Home Medizin Zusammenhang zwischen Darmmikrobiom und vorzeitiger Alterung bei chronischen HIV-Patienten enthüllt

Zusammenhang zwischen Darmmikrobiom und vorzeitiger Alterung bei chronischen HIV-Patienten enthüllt

von NFI Redaktion

The extraordinary professor at The Wistar Institute, Mohamed Abdel-Mohsen, Ph.D., and his team have recently established a link between viral damage in the gut and premature biological aging. Their findings suggest a connection between gut permeability, and early systemic and intestinal tissue aging in people with chronic HIV infection. These groundbreaking discoveries are detailed in their newly published article titled „Distinct Intestinal Microbial Signatures Linked to Accelerated Systemic and Intestinal Biological Aging,“ released in the journal Microbiome.

Rapid biological aging, a condition known as accelerated biological aging, makes individuals more susceptible to serious health concerns typically seen in older adults, including cancer, heart disease, brain diseases, severe infections, and reduced vaccine efficacy. Dr. Abdel-Mohsen’s work aims to investigate the factors driving this rapid aging and explore ways to slow down biological aging and improve overall health.

The main suspect in this aging puzzle is the gut microbiome and its potential to leak into the bloodstream. Abdel-Mohsen’s lab is investigating how gut leaks impact the immune system and can lead to chronic inflammation, which accelerates the aging process.

To investigate, Dr. Abdel-Mohsen and his team analyzed samples from people with chronic HIV infection, known for accelerating biological age, making them an excellent model for examining the mechanisms of accelerated biological aging in chronically ill individuals.

The study focused on colon, ileum, stool, and blood samples from people with chronic HIV infection and well-matched controls. Their analysis revealed a significant association between disrupted gut microbiomes, increased gut permeability (Leaky Gut), and faster biological aging.

In particular, they observed a link between accelerated biological aging and the microbiomes of both the colon and ileum, but not the fecal microbiome. This highlights the importance of sampling gut tissue to understand the connection between microbiome and aging accurately.

The biological age can be measured using advanced methods like telomere length analysis and „epigenetic clocks“ such as the Hannum and Horvath clocks, which estimate age based on DNA methylation patterns. Abdel-Mohsen’s team’s application of multiple advanced methods to measure biological age in blood and gut tissue samples is the first analysis of its kind in people with HIV, and their investigation into the connection between the gut microbiome and biological age in this population is a pioneering study of aging effects in chronic HIV infections on the microbiome.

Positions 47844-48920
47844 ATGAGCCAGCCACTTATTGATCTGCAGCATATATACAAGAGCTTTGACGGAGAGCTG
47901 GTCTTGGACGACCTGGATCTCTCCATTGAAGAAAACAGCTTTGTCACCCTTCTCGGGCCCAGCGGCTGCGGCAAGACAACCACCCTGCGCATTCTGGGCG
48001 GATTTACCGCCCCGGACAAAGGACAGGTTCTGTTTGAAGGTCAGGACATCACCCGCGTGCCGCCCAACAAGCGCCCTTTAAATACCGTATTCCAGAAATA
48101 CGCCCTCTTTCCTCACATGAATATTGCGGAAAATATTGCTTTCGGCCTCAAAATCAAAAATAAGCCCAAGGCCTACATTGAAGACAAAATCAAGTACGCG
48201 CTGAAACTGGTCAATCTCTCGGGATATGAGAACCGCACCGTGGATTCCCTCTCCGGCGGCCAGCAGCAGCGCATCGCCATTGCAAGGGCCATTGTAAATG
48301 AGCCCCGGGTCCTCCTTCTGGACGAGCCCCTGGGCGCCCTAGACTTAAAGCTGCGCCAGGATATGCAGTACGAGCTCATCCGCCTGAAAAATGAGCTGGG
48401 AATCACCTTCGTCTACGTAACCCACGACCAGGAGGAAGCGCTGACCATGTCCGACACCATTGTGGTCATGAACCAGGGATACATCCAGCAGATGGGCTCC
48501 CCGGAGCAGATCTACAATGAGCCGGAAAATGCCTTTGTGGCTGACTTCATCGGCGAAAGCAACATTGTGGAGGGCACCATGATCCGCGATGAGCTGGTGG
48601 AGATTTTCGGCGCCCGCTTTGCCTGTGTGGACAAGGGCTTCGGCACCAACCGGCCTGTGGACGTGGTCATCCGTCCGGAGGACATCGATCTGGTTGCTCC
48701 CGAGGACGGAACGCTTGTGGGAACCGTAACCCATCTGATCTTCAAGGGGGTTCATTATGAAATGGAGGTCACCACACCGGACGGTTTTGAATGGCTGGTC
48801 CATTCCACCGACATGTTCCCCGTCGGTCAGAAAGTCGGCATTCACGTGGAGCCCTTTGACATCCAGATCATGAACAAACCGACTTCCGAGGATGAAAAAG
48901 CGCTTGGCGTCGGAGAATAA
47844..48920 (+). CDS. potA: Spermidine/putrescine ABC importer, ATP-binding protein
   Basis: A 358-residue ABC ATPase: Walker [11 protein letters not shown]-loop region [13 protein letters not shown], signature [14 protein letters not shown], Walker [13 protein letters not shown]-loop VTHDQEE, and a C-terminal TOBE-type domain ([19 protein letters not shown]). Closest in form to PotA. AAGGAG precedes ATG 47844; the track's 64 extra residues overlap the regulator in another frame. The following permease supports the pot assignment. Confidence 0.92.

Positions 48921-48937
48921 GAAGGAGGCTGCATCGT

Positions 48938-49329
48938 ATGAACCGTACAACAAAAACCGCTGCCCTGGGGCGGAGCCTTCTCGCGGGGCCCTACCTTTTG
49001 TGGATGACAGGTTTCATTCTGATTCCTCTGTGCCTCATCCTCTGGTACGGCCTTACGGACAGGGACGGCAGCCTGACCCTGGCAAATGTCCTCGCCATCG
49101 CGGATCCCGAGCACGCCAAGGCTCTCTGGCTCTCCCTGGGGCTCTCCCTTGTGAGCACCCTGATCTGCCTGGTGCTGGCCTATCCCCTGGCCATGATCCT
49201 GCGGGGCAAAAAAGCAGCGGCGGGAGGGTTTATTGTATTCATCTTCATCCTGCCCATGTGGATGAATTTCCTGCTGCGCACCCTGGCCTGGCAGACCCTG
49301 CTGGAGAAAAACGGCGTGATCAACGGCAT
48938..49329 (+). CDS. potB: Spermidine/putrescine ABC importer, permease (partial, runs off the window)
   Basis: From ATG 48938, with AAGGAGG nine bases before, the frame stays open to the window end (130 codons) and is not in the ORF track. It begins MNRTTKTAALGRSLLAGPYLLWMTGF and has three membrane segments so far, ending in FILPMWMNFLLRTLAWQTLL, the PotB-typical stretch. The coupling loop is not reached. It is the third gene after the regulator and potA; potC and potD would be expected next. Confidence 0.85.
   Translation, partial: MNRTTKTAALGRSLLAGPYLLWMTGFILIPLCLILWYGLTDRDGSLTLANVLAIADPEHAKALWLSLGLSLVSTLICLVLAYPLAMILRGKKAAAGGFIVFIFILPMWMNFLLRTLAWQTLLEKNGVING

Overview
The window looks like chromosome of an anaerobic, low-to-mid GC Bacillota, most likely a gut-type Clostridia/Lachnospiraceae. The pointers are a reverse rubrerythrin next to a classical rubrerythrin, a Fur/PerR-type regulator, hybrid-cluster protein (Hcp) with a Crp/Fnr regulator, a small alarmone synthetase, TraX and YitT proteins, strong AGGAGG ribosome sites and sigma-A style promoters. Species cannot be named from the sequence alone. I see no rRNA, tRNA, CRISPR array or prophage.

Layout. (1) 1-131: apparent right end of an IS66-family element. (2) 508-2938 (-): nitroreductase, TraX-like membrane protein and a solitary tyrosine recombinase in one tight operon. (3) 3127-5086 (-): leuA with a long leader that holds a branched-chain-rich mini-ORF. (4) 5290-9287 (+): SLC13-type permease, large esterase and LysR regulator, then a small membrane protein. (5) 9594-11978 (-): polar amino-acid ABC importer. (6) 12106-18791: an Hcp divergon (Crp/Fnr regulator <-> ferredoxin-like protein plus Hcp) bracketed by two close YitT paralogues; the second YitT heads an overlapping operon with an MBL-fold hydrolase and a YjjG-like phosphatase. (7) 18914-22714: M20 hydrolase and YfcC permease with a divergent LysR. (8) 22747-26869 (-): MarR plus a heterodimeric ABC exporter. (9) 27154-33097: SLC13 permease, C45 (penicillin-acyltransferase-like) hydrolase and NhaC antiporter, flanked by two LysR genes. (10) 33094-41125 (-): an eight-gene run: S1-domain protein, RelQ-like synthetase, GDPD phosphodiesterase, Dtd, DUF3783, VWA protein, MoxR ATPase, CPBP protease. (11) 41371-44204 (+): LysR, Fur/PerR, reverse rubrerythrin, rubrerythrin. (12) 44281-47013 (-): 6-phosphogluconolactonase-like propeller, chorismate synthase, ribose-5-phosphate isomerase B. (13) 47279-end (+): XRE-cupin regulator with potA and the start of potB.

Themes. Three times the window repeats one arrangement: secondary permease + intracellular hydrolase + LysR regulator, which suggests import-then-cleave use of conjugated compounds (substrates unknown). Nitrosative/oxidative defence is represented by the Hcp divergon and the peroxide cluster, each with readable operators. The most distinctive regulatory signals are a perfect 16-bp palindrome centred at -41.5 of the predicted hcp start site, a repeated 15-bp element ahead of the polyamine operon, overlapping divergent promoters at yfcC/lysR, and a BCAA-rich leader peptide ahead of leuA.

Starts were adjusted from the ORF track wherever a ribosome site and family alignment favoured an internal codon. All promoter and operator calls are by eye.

The team’s work highlights specific bacteria and their by-products as potential accelerators of aging. These findings open up new possibilities for developing strategies to combat these bacteria and their by-products, potentially prolonging good health in the lives of people with chronic conditions like chronic infections.

Further investigations are required to fully understand the underlying causes and potential impacts of our findings. There is also an urgent need to develop strategies to prevent gut dysbiosis and gut leaks and to determine how these strategies could affect a person’s biological age. Our work is just the beginning of an exciting journey towards improving health and longevity.

Dr. Mohamed Abdel-Mohsen, Ph.D., Extraordinary Professor, The Wistar Institute


Journal Reference:

Singh, S., et al. (2024) Distinct intestinal microbial signatures linked to accelerated systemic and intestinal biological aging. Microbiome. doi.org/10.1186/s40168-024-01758-4.

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